Talk by Josua Rutishauser
Date: 28.09.22 Time: 15.00 - 16.00 Room: Y27H25
Digital signatures are used to confirm the legitimate sender of a message or key of a symmetric cryptosystem. The receiver of a message (or key) is able to verify with a public shared key if the signature, and thus the message has been sent from the person that it claims to be from. To do so one uses asymmetric cryptosystems, and therefore trapdoor one-way functions.
In my master thesis two connected signature schemes are introduced: The unbalanced) Oil & Vinegar and Rainbow signature scheme; both of which use multivariate quadratic polynomials to produce signatures. The (unbalanced) Oil & Vinegar scheme uses a trapdoor which allows the signer to solve a linear set of multivariate equations, while a forger trying to attack the system needs to solve a set of multivariate quadratic equations. For well chosen parameters, the forgers task is way harder. The Rainbow signature scheme is based on (unbalanced) Oil & Vinegar and uses multiple layers of this scheme to make it more complex and more efficient. This talk will give a brief overview at different approaches to attack the signature schemes and explains which parameters are the most effective dependant on the attacks. Moreover, we’ll see that implementation wise, both signature schemes can be kept short in the programmin language python and compare the computation times of both algorithms while discussing other aspects of security in foresight of Rainbow being a third-round finalist at NIST for the standardizising process in post-quantum cryptography.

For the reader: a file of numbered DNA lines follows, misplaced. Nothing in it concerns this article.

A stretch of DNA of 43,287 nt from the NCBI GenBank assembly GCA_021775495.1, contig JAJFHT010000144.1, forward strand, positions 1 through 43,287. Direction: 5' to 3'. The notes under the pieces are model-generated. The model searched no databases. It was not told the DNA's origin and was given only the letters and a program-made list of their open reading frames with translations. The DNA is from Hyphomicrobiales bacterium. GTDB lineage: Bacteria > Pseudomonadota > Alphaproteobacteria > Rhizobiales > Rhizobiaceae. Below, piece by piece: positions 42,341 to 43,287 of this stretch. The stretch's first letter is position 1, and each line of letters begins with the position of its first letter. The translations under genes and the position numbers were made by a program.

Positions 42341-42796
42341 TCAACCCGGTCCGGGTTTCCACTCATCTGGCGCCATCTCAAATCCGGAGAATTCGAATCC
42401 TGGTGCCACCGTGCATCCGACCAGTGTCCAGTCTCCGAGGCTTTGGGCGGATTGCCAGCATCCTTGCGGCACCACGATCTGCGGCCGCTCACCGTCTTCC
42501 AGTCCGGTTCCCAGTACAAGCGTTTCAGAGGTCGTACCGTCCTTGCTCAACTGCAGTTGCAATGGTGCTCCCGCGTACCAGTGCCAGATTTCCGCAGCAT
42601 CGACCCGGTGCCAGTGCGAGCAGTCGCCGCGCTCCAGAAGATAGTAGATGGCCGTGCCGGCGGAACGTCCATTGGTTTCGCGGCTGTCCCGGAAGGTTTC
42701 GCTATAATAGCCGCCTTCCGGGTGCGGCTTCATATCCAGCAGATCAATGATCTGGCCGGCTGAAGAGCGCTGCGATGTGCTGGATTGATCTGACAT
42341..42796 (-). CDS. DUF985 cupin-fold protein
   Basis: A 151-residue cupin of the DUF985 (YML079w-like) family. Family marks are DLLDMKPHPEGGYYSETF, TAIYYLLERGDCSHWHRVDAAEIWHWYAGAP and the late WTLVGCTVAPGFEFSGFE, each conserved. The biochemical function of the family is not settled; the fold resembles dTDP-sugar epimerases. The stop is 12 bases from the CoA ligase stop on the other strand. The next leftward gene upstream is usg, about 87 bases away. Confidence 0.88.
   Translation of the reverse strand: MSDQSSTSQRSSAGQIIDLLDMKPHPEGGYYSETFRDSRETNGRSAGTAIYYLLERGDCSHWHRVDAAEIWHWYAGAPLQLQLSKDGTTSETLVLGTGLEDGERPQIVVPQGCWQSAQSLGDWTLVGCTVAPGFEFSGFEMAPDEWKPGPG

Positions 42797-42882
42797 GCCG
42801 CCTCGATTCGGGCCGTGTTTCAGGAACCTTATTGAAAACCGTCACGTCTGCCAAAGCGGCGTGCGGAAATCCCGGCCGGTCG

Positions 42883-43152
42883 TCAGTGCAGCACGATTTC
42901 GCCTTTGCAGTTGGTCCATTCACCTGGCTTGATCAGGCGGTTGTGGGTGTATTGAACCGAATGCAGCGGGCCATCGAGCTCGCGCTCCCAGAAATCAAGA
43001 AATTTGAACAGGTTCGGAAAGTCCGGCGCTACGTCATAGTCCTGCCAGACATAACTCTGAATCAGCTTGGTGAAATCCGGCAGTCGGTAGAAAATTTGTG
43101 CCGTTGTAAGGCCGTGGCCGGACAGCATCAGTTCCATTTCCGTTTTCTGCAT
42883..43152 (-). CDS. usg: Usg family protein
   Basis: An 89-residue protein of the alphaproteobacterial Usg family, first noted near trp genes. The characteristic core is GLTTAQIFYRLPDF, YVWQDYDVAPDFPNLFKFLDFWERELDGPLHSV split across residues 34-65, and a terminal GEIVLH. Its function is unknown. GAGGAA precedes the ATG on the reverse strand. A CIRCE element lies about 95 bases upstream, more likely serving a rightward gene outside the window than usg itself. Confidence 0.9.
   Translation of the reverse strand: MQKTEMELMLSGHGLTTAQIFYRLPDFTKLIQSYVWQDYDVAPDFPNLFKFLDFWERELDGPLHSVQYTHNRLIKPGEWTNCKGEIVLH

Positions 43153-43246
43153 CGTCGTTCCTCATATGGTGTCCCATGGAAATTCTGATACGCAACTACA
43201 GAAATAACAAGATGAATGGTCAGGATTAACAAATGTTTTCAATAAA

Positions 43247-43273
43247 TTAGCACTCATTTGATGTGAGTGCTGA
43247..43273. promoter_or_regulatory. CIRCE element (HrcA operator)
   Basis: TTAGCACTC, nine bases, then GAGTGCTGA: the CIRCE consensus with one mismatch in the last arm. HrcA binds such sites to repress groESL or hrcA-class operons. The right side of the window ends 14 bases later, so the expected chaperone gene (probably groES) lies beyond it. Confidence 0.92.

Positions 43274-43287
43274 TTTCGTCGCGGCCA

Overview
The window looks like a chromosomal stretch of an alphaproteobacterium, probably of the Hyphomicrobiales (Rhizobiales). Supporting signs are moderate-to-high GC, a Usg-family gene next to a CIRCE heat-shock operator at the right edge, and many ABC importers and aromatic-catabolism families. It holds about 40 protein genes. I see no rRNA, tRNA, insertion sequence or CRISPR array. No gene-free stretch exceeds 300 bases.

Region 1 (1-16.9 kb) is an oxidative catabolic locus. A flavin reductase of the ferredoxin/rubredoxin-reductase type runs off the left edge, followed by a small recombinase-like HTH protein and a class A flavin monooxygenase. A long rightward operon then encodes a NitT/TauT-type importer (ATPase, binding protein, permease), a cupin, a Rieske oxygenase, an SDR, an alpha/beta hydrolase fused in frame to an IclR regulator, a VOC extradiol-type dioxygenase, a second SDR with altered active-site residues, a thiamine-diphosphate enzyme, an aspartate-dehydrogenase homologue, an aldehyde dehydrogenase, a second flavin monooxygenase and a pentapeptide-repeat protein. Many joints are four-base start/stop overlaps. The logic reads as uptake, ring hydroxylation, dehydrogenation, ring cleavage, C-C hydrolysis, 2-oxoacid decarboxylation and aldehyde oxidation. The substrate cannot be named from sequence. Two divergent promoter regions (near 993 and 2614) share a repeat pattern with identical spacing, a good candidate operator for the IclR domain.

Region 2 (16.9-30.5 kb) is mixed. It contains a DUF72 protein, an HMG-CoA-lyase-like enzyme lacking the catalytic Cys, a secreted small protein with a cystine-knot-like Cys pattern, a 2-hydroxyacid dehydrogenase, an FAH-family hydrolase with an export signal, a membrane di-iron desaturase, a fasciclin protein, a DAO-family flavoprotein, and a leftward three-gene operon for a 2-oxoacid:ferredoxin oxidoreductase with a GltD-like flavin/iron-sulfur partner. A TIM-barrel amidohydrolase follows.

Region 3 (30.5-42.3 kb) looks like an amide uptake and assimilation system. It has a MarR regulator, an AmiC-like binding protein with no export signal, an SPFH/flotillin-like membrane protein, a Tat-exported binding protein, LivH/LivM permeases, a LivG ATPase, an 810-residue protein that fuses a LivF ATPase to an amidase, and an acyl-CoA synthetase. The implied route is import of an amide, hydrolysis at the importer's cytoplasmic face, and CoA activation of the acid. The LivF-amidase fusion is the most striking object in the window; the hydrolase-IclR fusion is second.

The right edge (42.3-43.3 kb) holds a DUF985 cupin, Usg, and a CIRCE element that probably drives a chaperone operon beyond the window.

(**This eSeminar will also be live-streamed on Zoom, using the same meeting details as previous seminars. If you do not have meeting details, please contact firstname.lastname@example.org **)